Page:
Of all the books published in English each year, roughly 3 to 4 percent are translations and, of those, roughly 27 to 30 percent are by women. For this event, a lineup of writers, translators, and editors will read poetry and prose from this often overlooked, always exciting, niche and then discuss the biases affecting translations published in the United States.
Aviya Kushner is the author of The Grammar of God: A Journey into the Words and Worlds of the Bible and the forthcoming chapbook Eve and All the Wrong Men. She is the language columnist at the Forward and an associate professor at Columbia College Chicago. She translates Hebrew, and her recent projects include work by poets Yudit Shahar and Rina Soffer as well as prose writer Ari Eitan.
Kay Heikkinen has studied medieval French literature and Middle Eastern history. She currently teaches courses in Arabic language at the University of Chicago and has translated five works of modern Arabic fiction; her most recent publication is Radwa Ashour’s The Woman from Tantoura.
Amaia Gabantxo is a writer, singer, and literary translator specializing in Basque literature. She teaches at the University of Chicago and, with her band Kantuz, is an artist in residence at the Instituto Cervantes in Chicago. Her most recent translations include Twist by Harkaitz Cano, A Glass Eye by Miren Agur Meabe (winner of the Omi Writers Translation Lab Award), and Downhill and Rock & Core by Gabriel Aresti, for which she was awarded the 2018 Etxepare-Kutxa Laboral Translation Prize. Her forthcoming album KANTUZ: 1931 will be released in December 2018.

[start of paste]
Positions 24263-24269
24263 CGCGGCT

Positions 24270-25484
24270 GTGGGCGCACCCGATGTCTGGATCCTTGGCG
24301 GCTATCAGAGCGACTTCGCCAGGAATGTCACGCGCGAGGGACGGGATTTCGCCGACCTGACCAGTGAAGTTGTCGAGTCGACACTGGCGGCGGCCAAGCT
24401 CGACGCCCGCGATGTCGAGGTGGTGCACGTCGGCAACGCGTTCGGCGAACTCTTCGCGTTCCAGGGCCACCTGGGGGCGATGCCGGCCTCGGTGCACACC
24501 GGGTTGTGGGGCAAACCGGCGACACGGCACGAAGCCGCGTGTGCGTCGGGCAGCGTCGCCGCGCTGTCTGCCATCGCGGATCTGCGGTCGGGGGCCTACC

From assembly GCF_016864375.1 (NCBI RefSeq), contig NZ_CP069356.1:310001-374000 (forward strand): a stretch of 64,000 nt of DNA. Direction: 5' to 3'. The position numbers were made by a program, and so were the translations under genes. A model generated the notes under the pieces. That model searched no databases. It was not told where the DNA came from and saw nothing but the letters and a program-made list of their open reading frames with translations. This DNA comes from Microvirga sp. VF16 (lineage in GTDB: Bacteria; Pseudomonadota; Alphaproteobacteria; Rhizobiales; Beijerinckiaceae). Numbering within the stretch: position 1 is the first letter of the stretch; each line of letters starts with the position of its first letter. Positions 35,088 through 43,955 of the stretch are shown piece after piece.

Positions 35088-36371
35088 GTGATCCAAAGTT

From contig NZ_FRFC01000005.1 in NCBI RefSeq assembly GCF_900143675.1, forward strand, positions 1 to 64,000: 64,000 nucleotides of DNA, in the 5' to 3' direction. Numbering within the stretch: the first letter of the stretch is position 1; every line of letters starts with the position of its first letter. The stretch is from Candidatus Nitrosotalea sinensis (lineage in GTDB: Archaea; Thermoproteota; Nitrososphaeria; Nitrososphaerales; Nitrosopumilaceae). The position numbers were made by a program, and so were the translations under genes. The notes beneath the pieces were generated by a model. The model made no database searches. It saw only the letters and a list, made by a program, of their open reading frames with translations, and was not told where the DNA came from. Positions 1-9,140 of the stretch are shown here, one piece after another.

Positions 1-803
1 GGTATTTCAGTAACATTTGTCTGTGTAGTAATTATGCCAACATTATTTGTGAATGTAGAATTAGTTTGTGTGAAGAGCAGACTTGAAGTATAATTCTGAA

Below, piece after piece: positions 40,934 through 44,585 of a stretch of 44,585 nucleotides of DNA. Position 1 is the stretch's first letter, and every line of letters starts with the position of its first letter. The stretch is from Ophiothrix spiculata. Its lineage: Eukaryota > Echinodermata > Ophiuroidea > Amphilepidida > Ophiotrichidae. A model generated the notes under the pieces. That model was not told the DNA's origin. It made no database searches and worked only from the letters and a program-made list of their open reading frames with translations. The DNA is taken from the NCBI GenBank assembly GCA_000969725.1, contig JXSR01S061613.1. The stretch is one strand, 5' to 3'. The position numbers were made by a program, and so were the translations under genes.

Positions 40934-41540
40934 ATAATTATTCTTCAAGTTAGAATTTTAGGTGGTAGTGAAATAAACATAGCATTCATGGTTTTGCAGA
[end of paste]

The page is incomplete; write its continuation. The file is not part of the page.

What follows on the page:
Alta L. Price runs a publishing consultancy specializing in literature and nonfiction texts on art, architecture, design, and culture. She translates from Italian and German into English, is a member of Cedilla & Co., and serves as co-ambassador for the Chicago Chapter of the Authors Guild. Her forthcoming translations for spring 2019 include Martin Mosebach’s The 21 and Dana Grigorcea’s An Instinctive Feeling of Innocence.